Alward and three of his cabinet ministers met Sunday with Elsipogtog council members and other opponents of the shale gas industry at a hotel in Moncton, N.B., in an effort to end a protest that has closed a highway in eastern New Brunswick for a week.
Elsipogtog Chief Arren Sock said nothing during the meeting changed their view that energy company SWN Resources should leave the province.
"In a nutshell, we want the company out of our province and the province wants to do business with the company," Sock said following the three-hour meeting.
"We basically put our issues on the table and the province did the same, so I had to ask for a follow-up meeting."
Alward said the meeting gave both his government and Elsipogtog members an opportunity to express their respective views in a discussion he described as "respectful."
"People had a chance to voice their concerns and we had an opportunity to discuss the work that we're doing in New Brunswick as well," Alward said.
The RCMP blocked Highway 134, near Rexton, last Sunday after a protest over shale gas exploration by SWN Resources began spilling onto the road.
Protesters subsequently cut down trees across another part of the highway and have blocked an entrance to a compound used by SWN Resources to store exploration equipment.
On Thursday, a New Brunswick judge issued an injunction at the request of SWN Resources that would force the protesters to remove their blockade and allow the company access to their site.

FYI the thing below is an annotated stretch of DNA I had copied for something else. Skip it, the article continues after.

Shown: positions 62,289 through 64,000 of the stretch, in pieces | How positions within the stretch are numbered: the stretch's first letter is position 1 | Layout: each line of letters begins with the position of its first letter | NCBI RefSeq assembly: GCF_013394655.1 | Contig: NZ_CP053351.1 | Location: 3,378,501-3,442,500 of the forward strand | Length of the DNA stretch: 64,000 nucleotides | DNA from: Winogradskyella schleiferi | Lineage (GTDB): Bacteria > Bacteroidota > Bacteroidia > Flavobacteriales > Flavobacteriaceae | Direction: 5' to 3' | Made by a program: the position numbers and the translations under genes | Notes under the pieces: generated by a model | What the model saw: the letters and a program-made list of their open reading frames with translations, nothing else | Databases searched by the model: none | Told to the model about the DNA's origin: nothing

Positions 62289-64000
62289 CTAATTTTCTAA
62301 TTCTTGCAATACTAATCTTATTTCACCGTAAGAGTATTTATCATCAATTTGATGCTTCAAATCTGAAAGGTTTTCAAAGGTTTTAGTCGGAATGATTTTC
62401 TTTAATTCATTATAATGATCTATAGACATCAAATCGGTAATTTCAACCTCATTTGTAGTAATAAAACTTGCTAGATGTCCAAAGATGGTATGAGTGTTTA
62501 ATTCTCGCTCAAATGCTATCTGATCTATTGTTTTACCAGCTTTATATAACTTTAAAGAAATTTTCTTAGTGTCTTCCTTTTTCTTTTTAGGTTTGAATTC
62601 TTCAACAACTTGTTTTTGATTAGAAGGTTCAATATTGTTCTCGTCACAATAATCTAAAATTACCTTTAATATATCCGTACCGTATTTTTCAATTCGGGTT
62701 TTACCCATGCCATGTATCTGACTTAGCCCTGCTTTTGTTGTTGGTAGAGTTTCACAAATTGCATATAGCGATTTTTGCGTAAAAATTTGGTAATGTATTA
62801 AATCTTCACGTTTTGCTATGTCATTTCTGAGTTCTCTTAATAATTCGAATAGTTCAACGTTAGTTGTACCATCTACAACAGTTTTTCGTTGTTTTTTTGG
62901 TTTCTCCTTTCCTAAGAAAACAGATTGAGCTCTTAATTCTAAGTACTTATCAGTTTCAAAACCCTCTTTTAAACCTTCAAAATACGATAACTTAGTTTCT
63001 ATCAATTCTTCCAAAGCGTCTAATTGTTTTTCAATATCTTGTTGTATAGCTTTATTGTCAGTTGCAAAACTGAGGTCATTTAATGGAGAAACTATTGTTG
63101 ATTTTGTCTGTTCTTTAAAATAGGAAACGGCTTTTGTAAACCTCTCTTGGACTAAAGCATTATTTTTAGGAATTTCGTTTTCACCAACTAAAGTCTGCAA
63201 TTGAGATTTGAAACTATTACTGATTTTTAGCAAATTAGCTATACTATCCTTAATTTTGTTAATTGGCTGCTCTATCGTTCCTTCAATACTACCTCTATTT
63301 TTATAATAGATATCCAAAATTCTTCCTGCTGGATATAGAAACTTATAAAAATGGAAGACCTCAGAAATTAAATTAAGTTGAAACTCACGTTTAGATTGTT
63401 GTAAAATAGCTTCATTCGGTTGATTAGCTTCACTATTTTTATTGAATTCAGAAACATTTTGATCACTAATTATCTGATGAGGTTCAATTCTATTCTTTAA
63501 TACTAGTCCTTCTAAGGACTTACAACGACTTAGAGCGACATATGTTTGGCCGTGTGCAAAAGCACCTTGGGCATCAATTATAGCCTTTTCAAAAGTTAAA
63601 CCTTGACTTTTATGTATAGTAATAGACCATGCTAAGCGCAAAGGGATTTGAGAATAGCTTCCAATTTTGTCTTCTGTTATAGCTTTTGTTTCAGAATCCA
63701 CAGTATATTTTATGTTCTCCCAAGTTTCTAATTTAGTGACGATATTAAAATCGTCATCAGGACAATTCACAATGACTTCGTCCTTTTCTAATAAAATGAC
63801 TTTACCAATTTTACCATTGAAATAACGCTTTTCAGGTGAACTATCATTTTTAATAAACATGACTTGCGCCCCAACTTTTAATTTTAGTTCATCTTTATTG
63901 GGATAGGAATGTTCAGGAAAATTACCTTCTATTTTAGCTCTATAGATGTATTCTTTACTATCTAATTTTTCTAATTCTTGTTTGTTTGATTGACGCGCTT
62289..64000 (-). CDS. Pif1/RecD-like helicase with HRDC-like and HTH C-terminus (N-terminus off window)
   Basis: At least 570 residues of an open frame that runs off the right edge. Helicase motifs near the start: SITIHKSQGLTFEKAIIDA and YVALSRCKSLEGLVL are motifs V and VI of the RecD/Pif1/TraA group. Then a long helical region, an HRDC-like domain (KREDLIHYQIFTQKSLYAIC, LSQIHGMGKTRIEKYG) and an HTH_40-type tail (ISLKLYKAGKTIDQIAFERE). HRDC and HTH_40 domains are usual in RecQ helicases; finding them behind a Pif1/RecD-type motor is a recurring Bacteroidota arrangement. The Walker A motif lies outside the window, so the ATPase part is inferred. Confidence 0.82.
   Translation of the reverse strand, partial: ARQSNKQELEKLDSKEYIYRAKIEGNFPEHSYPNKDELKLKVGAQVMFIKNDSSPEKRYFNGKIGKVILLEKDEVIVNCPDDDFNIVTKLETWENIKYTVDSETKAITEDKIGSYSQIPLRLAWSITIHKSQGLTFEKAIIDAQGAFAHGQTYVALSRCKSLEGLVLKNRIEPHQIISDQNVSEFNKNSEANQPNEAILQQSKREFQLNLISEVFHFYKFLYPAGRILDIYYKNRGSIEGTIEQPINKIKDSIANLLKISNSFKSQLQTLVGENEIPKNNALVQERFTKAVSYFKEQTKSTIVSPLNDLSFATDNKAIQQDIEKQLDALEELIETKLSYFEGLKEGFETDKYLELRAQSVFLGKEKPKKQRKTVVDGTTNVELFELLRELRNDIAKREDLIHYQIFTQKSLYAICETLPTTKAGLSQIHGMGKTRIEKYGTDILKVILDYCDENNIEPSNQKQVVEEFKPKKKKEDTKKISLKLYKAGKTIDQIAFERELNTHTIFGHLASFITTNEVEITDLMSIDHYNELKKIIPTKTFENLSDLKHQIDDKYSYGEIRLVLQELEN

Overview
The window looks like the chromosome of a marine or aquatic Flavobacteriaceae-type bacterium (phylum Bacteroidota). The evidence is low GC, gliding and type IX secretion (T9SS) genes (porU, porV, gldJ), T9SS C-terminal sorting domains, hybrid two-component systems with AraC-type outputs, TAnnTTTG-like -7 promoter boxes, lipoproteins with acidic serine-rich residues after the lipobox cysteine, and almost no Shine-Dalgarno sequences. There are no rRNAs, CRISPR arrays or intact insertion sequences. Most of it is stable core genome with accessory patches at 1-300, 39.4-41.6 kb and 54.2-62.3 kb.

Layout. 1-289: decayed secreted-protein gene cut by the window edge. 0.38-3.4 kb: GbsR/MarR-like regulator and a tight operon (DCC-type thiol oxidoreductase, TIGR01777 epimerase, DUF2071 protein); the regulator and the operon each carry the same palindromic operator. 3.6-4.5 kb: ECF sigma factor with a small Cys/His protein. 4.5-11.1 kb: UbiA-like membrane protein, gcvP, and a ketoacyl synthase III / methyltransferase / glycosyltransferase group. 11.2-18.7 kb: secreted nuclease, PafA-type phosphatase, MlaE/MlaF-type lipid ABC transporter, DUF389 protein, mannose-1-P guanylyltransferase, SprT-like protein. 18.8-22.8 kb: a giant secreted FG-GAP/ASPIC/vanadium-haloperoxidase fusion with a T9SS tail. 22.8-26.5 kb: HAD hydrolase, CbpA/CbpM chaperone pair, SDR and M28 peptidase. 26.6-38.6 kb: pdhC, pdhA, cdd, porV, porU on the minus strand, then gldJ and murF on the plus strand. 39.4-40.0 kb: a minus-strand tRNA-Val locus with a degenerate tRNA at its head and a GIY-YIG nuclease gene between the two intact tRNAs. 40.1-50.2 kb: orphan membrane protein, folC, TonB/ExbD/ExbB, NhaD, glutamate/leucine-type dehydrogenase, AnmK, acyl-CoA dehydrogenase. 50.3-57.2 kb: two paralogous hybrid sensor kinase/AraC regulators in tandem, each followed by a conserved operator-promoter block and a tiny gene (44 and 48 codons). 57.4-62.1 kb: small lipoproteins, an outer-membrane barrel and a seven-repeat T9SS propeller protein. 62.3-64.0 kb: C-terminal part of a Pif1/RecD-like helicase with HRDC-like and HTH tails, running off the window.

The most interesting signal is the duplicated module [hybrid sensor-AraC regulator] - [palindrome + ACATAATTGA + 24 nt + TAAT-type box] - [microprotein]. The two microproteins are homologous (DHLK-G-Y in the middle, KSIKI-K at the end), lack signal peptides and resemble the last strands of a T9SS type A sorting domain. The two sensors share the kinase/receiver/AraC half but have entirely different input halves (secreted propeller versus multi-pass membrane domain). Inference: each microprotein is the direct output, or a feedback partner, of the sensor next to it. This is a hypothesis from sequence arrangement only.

The RCMP have not yet enforced the injunction, and Sock said he hoped it would not happen while talks with the government were underway.
Alward said it is SWN's injunction and he doesn't have a say in the matter.
"SWN has the permit to be able to do that work and ultimately there has been an injunction served," he said. "That is outside the perspective of government."
Members of the Elsipogtog community and other protesters have been demanding a meeting with the premier and want SWN Resources to stop seismic testing and pull out of New Brunswick.
Opponents of the shale gas sector say the process used to extract the resource — hydraulic fracturing, also known as fracking — could pollute drinking water. But proponents of the industry say such concerns are overblown and don't take into account the possibility of replacing coal and oil with cleaner burning natural gas.
Sock said he was optimistic that his group and the government can find common ground, but he added it will take time and he expects there will be a series of meetings needed to resolve the dispute.